- Have a qualifying health insurance plan: The health insurance plan must be established under the freelancer’s business, or the freelancer must pay the premiums for the health insurance plan from their business income.
The health insurance deduction is taken on the freelancer’s Form 1040, Schedule 1, Line 16. The deduction is limited to the amount of the freelancer’s net profit from their business. If the freelancer has a loss from their business, they cannot take the health insurance deduction.
It’s important to note that the health insurance deduction is not available to freelancers who are eligible for health insurance coverage through an employer or spouse’s employer. Additionally, the deduction cannot be taken for any months in which the freelancer was eligible for subsidized health insurance through the Affordable Care Act (ACA) Marketplace. Freelancers should consult with a tax professional to determine their eligibility for the health insurance deduction and to ensure that they are following all tax laws and regulations.
Retirement plan deduction:
Freelancers in the United States can take advantage of several retirement plan options to save for retirement and reduce their taxable income. The most common retirement plans for freelancers include the Simplified Employee Pension (SEP) plan, the Solo 401(k) plan, and the Individual Retirement Account (IRA).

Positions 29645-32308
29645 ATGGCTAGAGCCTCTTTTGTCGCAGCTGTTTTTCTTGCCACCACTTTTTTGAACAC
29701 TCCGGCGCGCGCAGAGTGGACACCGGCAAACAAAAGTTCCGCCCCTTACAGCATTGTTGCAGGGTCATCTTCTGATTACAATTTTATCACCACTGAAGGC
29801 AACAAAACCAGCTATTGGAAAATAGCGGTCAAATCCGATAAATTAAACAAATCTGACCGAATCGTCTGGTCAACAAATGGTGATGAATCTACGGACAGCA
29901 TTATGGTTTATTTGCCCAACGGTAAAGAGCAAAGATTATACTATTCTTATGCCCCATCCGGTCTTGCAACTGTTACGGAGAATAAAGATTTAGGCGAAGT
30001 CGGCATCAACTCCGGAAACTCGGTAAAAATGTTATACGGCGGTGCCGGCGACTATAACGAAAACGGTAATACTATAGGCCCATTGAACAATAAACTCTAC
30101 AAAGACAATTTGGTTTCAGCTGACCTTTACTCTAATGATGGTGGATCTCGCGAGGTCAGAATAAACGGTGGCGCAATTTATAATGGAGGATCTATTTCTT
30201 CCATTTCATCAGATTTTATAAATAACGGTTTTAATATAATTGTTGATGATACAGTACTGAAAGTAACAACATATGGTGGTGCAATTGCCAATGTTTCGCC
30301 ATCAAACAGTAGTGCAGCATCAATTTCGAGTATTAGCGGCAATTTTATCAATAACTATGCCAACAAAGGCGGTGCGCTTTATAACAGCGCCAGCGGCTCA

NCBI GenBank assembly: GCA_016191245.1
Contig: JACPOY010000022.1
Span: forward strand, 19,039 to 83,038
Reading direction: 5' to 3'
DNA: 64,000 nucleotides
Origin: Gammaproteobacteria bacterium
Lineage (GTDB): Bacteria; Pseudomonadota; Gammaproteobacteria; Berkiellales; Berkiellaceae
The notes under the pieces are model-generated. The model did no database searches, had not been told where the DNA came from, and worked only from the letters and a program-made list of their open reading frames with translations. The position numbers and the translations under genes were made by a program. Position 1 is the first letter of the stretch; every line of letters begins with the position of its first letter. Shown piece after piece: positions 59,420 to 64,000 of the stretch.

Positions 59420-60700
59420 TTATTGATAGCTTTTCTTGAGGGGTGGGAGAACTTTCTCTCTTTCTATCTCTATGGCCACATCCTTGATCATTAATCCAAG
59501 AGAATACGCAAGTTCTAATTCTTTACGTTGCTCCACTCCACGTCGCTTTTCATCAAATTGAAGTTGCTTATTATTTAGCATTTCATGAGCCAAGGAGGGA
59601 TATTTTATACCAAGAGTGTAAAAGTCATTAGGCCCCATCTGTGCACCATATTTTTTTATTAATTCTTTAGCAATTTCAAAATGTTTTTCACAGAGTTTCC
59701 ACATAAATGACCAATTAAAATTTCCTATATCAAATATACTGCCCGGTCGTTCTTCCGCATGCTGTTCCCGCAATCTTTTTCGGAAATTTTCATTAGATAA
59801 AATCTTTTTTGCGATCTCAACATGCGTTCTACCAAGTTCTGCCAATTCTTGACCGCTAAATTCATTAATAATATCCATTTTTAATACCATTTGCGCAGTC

- Simplified Employee Pension (SEP) Plan: Freelancers who are sole proprietors, LLCs, or partnerships can set up a SEP plan. With a SEP plan, the freelancer can contribute up to 25% of their net self-employment earnings (up to $61,000 in 2021) into a tax-deferred retirement account. The contributions are tax-deductible, and the investment earnings grow tax-free until the funds are withdrawn in retirement.
- Solo 401(k) Plan: A Solo 401(k) plan is another option for freelancers who are self-employed or have no employees other than their spouse. With a Solo 401(k) plan, the freelancer can contribute up to $19,500 in 2021, plus an additional 25% of their net self-employment earnings (up to a total of $58,000). The contributions are tax-deductible, and the investment earnings grow tax-free until the funds are withdrawn in retirement.
- Individual Retirement Account (IRA): Freelancers can also set up an IRA, which allows them to contribute up to $6,000 in 2021 ($7,000 if they are age 50 or older). The contributions to a traditional IRA are tax-deductible, and the investment earnings grow tax-free until the funds are withdrawn in retirement.
It’s important to note that the contribution limits and tax benefits of these retirement plans can vary depending on a freelancer’s income and other factors. Freelancers should consult with a financial advisor to determine which retirement plan is best for their individual situation.
Education and training deduction:
If you take courses or attend conferences to improve your skills or knowledge in your field as a freelancer, you may be eligible for an education and training deduction. You can deduct the cost of tuition, books, and other related expenses as a business expense, as long as the education is directly related to your business.